Do Witches cast spells and practice magic?
Witches do practice magic and cast spells but not in the way that most people think. Magic is not supernatural manipulation nor is it silly superstition. I have a new definition of Magic: Magic is what happens once you experience your connection to the Divine. It is how you co-create reality with deity. Spells are specific, pro-active expressions of this magic. They are not a means of having power over others or Nature by the use of supernatural forces. Spellcasting is actually a form of religious ritual which is very similar to prayer. The primary difference is that instead of praying to beseech the aid or intervention of an external (male) divinity when you feel powerless to create a needed change or result, a Witch draws upon her/his own indwelling divine energy, as well as the aid of the greater Divine, to manifest her/his gifts, goals and desires in the world. The only person one ever seeks to control with a spell is oneself. And they work so I warn people to be careful what they ask for! Witch Crafting deals extensively with real magic and with spellcasting.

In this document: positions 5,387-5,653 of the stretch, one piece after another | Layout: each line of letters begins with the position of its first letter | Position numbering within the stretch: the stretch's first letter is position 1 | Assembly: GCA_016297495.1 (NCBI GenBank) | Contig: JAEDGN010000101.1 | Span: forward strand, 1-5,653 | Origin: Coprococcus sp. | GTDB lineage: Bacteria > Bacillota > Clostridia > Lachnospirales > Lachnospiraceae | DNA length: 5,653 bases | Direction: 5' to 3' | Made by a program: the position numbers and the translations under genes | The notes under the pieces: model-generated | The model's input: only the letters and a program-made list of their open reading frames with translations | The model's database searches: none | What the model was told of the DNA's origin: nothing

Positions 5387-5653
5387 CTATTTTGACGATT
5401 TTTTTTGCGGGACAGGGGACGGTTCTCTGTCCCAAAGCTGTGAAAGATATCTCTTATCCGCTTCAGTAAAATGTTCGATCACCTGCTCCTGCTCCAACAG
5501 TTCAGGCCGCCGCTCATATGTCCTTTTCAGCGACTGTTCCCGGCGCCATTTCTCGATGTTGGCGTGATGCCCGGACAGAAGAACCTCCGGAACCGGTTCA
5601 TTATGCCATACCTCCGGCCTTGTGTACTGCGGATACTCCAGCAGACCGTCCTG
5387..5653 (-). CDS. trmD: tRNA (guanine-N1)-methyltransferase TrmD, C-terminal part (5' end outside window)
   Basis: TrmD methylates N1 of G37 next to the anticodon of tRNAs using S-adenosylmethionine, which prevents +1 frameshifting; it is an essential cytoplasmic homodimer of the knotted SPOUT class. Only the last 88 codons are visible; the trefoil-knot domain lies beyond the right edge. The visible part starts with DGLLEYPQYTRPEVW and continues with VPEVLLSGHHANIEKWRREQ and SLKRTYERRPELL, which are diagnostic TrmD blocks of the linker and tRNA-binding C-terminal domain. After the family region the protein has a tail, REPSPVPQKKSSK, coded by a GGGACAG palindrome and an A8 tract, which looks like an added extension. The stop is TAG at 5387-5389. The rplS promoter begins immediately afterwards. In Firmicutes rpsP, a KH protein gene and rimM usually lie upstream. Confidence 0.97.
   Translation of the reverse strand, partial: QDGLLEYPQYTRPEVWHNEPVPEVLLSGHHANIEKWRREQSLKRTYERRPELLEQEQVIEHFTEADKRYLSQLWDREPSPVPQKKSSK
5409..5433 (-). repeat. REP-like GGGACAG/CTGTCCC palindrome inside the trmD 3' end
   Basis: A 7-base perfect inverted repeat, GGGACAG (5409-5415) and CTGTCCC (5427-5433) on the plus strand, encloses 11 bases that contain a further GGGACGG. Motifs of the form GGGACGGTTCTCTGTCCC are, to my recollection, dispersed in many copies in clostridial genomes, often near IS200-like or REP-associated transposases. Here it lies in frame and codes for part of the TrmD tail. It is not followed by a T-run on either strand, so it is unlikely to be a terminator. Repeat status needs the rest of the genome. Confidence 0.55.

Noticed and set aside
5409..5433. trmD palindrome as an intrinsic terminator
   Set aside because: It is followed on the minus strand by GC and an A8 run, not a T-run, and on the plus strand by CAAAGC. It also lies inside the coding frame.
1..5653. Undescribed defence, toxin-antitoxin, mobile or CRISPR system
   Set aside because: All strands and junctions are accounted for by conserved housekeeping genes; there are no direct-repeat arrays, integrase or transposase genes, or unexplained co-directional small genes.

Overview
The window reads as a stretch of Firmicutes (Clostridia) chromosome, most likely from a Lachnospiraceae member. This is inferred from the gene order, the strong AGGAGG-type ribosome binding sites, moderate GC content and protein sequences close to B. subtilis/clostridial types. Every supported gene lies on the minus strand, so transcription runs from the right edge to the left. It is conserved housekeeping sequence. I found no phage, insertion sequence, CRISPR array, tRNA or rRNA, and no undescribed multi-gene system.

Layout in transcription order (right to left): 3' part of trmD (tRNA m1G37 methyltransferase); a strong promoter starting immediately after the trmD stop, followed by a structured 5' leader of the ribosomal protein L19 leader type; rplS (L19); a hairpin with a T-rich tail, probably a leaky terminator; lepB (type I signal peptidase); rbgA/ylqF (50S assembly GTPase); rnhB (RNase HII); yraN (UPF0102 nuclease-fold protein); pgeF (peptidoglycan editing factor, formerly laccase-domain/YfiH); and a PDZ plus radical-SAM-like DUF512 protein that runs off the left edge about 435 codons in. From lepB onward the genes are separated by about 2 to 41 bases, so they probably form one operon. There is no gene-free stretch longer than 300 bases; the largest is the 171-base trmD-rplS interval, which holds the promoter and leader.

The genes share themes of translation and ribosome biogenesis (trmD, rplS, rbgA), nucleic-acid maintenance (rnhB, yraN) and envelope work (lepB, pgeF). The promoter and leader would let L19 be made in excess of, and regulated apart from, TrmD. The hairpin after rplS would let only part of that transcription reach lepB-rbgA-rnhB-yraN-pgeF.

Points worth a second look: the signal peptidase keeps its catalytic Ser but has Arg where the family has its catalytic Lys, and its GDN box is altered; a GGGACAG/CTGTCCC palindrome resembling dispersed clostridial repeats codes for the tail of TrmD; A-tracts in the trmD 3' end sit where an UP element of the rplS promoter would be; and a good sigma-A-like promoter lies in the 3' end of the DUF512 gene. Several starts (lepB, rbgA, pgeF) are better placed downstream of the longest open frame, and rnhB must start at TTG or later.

What are some Wiccan spiritual practices?